Ironically, you make the perfect case for the necessity of “pure” evil. People lying, cheating, and stealing may be evil, but it hardly justifies what we go through in this existence.

    The pure evil that I am describing has full access to “miracles” — and that allows threats such as “do X or I will hurt person Y” and then carry them through — repeatedly. And there is arguably an ability to do much more evil, once the veil is lifted, and the evil is no longer constrained by a body.

  17. I’m totally willing to entertain the possibility that Satan exists and that some people have witnessed him, even though I agree he isn’t necessary.

    But, one thing that troubles me about positing a Satan is that I feel that we might occassionally risk projecting human-caused problems unto him. Satan can risk becoming a symbolic scapegoat for us, and thus prevent us from fully acknowledging our agency or complicity in social evils. I just don’t see how it is useful for us humans to believe in his existence, since all that Satan allows us is the opportunity to blame him – thus hiding our agency, which of course was his plan all along :)

  18. Ronan: interesting so far, I’m looking forward to your conclusions.

  19. Tony D, I don’t think anything justifies what we have to go through. Evil is intrinsically unjustifiable.

    The real problem here is the conception of divine omnipotence. It causes all sorts of thorny problems for those who maintain it in an absolute sense.

    I would say, for example, that if God had the absolute power to prevent the devil from exercising any influence on us tomorrow, and refrained from doing so, that he would be negligent in his refusal.

    The alternative idea, that there is some sort of value in evil influences over above those that are the common (and self inflicted) lot of mankind, leads directly to the suggestion that there is some sort of divine subsidy for evil, which I find alternatively ridiculous or abhorrent.

    Maintaining the principle that God has sufficient power to accomplish his stated objectives without necessarily having the power to accomplish them all tomorrow avoids such exceedingly dubious propositions.

  20. Mark,

    Evil is intrinsically unjustifiable

    We can agree to disagree. Still, I would suggest that evil can fall into many different categories — many of those categories have a real justification (anger, lies, …).

    I have no problem with omnipotence. I see evil as a choice that God allows — like my earlier point in the previous thread about “kill 2 vs. kill 10” having a “good” answer that is “evil”. (And I believe that there is an implied cost to using omnipotence to change that question to include kill none. Omnipotence can include a value system.)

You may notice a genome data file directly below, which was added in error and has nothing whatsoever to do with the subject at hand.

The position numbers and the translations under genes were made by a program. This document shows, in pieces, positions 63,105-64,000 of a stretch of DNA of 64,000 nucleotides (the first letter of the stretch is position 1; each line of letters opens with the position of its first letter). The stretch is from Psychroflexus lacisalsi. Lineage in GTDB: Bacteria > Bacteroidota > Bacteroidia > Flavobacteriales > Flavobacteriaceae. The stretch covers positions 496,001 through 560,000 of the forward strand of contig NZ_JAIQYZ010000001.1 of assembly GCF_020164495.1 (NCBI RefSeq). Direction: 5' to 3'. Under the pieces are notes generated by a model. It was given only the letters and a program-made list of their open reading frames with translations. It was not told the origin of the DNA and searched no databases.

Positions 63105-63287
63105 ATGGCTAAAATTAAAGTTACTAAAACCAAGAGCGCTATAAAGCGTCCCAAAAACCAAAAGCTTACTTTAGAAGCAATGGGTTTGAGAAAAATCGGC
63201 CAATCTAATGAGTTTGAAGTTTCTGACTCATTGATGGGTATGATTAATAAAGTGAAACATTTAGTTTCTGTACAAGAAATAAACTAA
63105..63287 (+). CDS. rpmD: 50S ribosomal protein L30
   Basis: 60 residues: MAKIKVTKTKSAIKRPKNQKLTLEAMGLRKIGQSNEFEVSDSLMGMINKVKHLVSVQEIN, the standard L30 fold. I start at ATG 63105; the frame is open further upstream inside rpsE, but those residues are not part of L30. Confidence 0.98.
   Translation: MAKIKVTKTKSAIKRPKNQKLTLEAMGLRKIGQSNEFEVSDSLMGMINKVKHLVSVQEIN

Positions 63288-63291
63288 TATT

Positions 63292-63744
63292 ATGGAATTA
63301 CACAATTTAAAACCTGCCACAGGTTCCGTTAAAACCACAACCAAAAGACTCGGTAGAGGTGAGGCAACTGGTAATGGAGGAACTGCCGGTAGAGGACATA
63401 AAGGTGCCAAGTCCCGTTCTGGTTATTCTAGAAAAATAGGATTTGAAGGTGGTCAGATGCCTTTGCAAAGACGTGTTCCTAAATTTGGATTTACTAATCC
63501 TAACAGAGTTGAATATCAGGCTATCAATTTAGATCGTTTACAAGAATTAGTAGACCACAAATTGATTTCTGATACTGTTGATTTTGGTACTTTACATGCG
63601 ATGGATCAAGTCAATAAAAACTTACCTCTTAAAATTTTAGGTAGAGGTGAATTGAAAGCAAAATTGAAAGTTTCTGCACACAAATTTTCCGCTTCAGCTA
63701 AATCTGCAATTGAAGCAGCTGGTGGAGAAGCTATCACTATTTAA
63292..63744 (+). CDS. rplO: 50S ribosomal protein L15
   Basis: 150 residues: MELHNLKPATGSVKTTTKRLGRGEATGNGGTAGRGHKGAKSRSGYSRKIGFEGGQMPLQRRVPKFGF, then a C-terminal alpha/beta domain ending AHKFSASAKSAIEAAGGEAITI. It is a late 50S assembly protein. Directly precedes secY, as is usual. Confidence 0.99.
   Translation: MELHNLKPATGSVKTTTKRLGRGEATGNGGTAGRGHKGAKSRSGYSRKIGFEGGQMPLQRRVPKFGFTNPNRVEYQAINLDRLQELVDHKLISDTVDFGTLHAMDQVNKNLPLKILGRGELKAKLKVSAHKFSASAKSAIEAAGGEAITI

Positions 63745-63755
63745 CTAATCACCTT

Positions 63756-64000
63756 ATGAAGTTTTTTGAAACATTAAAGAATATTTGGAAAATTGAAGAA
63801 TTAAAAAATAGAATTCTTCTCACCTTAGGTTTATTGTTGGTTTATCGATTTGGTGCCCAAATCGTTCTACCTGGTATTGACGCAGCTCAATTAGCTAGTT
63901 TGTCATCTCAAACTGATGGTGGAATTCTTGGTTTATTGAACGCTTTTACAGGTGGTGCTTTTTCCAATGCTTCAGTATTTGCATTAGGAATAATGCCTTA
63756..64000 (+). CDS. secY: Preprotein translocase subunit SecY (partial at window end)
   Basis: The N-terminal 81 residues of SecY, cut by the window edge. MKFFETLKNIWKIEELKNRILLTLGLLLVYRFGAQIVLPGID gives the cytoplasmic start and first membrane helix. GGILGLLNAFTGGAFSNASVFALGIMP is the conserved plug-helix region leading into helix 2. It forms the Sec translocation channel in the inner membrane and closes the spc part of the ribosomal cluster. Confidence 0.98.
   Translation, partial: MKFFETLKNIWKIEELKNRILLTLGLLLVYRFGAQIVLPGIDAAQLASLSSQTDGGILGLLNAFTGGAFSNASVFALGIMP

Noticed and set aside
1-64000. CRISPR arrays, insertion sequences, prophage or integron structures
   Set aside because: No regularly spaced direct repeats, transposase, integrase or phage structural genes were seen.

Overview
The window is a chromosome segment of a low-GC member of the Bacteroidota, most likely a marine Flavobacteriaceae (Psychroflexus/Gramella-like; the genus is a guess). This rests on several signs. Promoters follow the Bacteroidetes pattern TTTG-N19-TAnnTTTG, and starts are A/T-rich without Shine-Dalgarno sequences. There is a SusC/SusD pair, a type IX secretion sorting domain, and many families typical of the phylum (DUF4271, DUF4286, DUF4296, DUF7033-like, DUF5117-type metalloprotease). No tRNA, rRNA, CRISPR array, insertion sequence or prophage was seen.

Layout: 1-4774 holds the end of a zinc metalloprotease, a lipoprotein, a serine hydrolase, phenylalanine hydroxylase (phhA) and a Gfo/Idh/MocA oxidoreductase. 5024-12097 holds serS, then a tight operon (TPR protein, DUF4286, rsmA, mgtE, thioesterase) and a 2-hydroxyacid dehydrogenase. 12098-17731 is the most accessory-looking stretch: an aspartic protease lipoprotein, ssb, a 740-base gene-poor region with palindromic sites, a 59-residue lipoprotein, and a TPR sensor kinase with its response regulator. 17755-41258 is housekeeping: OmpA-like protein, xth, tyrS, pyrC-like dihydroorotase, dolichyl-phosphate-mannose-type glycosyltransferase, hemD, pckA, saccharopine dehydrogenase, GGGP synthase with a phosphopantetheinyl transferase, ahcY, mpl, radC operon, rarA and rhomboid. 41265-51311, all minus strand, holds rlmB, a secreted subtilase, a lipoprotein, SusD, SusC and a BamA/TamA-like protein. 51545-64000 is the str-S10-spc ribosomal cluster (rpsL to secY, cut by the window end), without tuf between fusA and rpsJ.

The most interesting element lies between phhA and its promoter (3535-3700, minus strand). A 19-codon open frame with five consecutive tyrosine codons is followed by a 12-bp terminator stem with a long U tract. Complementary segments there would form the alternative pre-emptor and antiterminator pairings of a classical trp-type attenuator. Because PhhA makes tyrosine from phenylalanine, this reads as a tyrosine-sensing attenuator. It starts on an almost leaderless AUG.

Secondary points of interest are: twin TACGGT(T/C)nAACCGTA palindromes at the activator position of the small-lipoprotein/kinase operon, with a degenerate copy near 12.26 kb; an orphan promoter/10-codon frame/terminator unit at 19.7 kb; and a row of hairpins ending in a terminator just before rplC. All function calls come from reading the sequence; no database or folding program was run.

And I should add that I appreciate your thoughts on this. We each approach this issue with different experiences.

  21. Tony D, I am saying that evil is unjustifiable by definition. If evil were justifiable it wouldn’t be evil, but rather a net good.

    By the way, an action that reduces the number of people that die from ten to two cannot generally be considered to be the same as the action that causes the ten to be in danger of dying in the first place.

  22. I like your parallels with the Satan of the OT, NT, and the Restoration. In all, there is definitely a “hero’s journey” motif being played out, i.e., a period of time in the wilderness, a great confrontation, an overcoming of that confrontation, and an eventual triumph. In Moses 1, we see Moses on the mount, seeking for God, facing off with Satan, and coming off conquerer. In the gospels, Jesus goes to the wilderness for 40 days, contests against Satan, and is victorious. Joseph Smith, in the wilderness of religious confusion, has the same experience in the sacred grove. Even outside of our tradition this is played out. Sidhartha Guatama (the Buddha)left his palace seeking enlightenment. While sitting under the bodhi tree, he encountered Mara, the temptor, who attempted to entice him with the lusts of the flesh. Overcoming this, the Buddha developed the 4 noble truths and the 8-fold path that leads to enlightenment. Again, as with your first post, Satan plays a role as a facilitator for greater growth and development.

  23. Eveningsun says:

    SteveS writes, rather too gently, that “it’s hard to know how much of the book of Job that can be interpreted literally.”

    Actually, this is not hard to know at all. None of the book is to be interpreted literally. It marks itself as a story immediately and in many ways: the stylized opening (basically, “Once upon a time there was a man…”), the use of sacred numbers (7 sons and 3 daughters, 7,000 sheep and 3,000 camels), Job’s absolute perfection, etc. These are not the hallmarks of realism or historical narrative–they’re ways of signaling, “Hey, this is fiction.” To read Job literally, as millions unfortunately do, is utterly perverse.